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have an annuity question?
have an annuity question?

3 Annuity Traps & How To Avoid Them

There’s a rumor going around that you won’t need as much money during retirement as you do during your working years, but let’s just think about that for one second. What day of the week do you spend the most money? The day that you aren’t working. For most people, that day is Saturday. You might think of retirement, then, as one vast horizon of endless Saturdays. So how do you fund a seemingly endless shopping spree? Retirement is supposed to be the reward for a job well done. If you’ve saved your money, then you deserve to enjoy the fruits of your labors. The problem is getting that predictable income. Is an annuity is the right solution? This is a quick read that will alert you to three major traps with tips for how to avoid them.


Investors who choose the do-it-yourself option might be looking for a simple solution to the complicated problem of running out of money. By choosing a fixed annuity, it’s possible to put your savings in an investment vehicle that has principal guarantees with a fixed rate of return. This option usually gives you 10% free withdrawals a year from which you could cobble together an income. There are two major pitfalls with this approach. First, should you need more income than 10% of your money, there could be a steep penalty charged by the insurance company, especially during the early years of your annuity. Those charges can be as high as 10 percent of the account value. Second, once the money starts to run out, no warning lights or buzzers go off, and there’s no safety net in place. Once the money in the account is gone, it’s gone. With fixed annuity rates averaging around 2 to 3 percent, how will your money outlast the complications of increased longevity and the rising cost of health care? Today’s fixed indexed annuities might have more working parts, but they are designed to address the multiple issues facing retirees today. Accounts created by income riders are guaranteed to continue paying income even if the actual account runs out of money, and most newer FIAs come with some long-term care protection built-in.


At the other end of the spectrum, we have investors who still want to benefit from the action of the stock market. If you ask your broker what kind of annuity to get, he or she will likely recommend a variable annuity, because this kind of annuity is a securities investment. It can benefit from an improving market and still pay out an income. There are several pitfalls here to be aware of: First, some variable annuities guarantee the income whereas other variable annuities do not, and those guarantees come with lots of red tape. If your account loses too much money or you withdraw too much income, then all the terms you agreed to could change. Second, the money you put into the investment is not guaranteed. This is known as a principal guarantee, and some annuities do offer this. Fixed indexed annuities, for example, offer a more secure way to benefit from market gains because they use an indexing method to calculate returns. If the market does great, you receive a percentage of the earnings. If the market does poorly, you do not see your account go down. With a variable annuity, however, you CAN lose money in the stock market and your actual account value can go down even if you are paying extra for income rider guarantees. If you have this kind of annuity, please reach out to us. We can have your annuity tested to see if better options exist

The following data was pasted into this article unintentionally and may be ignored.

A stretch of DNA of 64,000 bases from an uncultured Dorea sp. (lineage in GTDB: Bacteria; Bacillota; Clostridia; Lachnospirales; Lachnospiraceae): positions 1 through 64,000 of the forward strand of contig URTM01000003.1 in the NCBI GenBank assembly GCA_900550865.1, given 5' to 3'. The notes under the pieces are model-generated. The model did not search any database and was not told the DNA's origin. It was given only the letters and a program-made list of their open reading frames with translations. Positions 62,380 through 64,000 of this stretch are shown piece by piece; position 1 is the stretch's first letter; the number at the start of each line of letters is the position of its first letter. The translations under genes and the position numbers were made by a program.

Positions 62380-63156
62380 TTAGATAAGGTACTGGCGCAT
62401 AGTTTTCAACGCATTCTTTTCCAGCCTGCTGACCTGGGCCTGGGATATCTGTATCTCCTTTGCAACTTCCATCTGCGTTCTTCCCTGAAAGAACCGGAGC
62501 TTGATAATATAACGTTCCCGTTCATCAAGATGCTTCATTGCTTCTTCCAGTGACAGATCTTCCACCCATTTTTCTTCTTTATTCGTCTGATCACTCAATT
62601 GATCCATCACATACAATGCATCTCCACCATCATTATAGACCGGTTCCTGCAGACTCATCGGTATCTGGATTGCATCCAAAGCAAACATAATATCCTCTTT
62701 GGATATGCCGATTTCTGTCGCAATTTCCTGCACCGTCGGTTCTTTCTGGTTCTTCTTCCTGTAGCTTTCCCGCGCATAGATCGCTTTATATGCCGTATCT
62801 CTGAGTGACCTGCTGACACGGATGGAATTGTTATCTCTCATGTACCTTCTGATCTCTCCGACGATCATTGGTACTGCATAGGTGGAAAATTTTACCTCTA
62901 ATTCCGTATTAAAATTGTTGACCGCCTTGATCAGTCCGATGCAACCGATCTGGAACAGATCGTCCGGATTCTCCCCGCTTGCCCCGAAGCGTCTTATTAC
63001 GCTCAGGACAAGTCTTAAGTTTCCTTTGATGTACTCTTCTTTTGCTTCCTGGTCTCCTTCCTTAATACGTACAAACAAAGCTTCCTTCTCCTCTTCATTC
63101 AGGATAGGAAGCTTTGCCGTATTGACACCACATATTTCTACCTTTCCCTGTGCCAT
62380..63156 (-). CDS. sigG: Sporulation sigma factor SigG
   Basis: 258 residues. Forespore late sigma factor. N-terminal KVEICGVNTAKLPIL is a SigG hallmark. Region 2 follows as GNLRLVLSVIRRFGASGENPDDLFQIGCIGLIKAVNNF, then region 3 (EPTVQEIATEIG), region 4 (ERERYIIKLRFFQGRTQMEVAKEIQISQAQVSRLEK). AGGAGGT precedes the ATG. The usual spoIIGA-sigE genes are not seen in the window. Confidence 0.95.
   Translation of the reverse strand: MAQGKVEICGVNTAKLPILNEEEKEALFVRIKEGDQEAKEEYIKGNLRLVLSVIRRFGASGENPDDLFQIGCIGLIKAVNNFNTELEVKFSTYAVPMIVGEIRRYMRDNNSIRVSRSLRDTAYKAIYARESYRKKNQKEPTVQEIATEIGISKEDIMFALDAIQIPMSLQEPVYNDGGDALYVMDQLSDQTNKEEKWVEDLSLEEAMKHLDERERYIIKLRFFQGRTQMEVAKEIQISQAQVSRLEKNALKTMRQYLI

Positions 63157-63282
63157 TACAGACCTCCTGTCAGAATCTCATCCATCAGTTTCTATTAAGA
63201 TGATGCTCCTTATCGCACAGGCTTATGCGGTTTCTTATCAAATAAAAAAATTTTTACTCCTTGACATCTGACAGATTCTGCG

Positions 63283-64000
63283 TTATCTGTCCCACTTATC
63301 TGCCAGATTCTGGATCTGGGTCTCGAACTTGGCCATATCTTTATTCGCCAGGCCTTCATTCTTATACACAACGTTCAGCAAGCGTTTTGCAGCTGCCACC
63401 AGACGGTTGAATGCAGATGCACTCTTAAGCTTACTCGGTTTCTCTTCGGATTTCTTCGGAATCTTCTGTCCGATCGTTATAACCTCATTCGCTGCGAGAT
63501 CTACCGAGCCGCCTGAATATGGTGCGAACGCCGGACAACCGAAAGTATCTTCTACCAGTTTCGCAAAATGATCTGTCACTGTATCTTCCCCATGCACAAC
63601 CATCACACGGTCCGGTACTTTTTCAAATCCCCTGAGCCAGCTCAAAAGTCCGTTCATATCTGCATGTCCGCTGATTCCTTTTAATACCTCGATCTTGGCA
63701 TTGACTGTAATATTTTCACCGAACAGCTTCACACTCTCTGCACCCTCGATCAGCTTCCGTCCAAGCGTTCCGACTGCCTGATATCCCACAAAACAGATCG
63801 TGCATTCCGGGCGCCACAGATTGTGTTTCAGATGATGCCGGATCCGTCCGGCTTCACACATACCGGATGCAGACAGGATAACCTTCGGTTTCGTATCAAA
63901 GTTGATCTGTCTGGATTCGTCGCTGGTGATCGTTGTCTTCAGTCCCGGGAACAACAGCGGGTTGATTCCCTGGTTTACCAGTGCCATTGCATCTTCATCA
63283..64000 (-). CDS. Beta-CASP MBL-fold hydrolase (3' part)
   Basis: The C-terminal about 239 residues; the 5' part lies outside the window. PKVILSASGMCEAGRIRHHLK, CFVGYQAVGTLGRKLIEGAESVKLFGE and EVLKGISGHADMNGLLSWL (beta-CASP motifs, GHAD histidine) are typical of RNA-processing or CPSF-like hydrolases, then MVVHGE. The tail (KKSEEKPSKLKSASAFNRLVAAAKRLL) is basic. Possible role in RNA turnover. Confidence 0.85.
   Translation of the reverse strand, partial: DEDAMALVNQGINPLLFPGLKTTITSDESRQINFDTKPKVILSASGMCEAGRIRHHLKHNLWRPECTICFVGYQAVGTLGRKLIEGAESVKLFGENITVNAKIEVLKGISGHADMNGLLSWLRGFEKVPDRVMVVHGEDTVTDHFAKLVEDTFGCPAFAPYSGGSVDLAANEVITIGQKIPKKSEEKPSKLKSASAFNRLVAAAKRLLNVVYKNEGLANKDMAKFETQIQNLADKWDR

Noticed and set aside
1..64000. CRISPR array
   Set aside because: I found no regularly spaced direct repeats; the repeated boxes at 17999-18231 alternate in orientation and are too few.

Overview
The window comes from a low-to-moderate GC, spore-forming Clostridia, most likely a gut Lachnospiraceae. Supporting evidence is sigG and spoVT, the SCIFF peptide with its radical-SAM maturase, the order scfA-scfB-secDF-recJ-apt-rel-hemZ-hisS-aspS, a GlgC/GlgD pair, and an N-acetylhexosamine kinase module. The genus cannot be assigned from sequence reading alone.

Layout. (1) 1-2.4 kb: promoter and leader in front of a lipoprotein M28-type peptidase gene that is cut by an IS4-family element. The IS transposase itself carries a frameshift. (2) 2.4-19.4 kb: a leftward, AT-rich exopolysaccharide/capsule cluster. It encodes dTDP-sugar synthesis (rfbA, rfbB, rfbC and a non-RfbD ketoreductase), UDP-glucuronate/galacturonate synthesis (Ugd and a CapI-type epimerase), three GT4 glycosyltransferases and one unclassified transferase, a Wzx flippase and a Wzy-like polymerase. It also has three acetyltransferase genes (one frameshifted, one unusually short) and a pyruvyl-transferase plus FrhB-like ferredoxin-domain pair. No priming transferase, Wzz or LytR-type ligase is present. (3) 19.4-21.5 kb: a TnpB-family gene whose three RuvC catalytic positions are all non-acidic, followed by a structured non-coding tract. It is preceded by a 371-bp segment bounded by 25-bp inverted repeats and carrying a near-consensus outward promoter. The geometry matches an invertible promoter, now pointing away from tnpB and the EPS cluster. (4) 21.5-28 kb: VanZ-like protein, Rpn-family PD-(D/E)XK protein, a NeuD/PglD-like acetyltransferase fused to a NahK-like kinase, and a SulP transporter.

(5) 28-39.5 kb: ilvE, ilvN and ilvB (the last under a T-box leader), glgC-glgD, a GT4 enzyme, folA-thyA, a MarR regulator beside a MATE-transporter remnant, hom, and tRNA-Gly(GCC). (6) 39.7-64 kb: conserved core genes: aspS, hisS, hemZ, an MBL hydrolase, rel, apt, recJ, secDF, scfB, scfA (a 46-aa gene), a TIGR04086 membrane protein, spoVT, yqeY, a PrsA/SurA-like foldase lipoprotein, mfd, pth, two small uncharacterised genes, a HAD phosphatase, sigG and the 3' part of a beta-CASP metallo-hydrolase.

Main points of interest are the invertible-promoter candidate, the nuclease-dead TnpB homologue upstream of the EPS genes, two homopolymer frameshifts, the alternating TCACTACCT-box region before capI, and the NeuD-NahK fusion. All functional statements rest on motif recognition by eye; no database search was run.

As we said earlier, the challenge of not outliving your money is a complicated one, and income riders are complicated features that you can add to an annuity at the time of purchase. Problems arise when these things aren’t explained fully to the investor.  To avoid the two biggest pitfalls you want to ask your advisor two questions:
  • Question One: What is the fee for the income rider? With variable annuities, in particular, the fees on these products can really add up. We’ve seen investors who owned variable annuities when they didn’t even need the income and had no idea they were paying for a rider.
  • Question Two: How can I get my money? Some annuities are annuitized once you start taking the income. That means you lose access to the value of your account and the money can only be received as monthly income. Fixed indexed annuities with income riders offer more flexible options so that you can decide after a period of time whether or not you want to take your money out.
The problem of retirement income is a complicated one. To solve it correctly will likely require a bit of research and the guidance of a qualified professional. We’re here to help. If you have questions about an annuity you’re considering and want to have it tested against other annuities that are similar, fill out our simple form and one of our advisors will get back to you, no fees and no strings attached.

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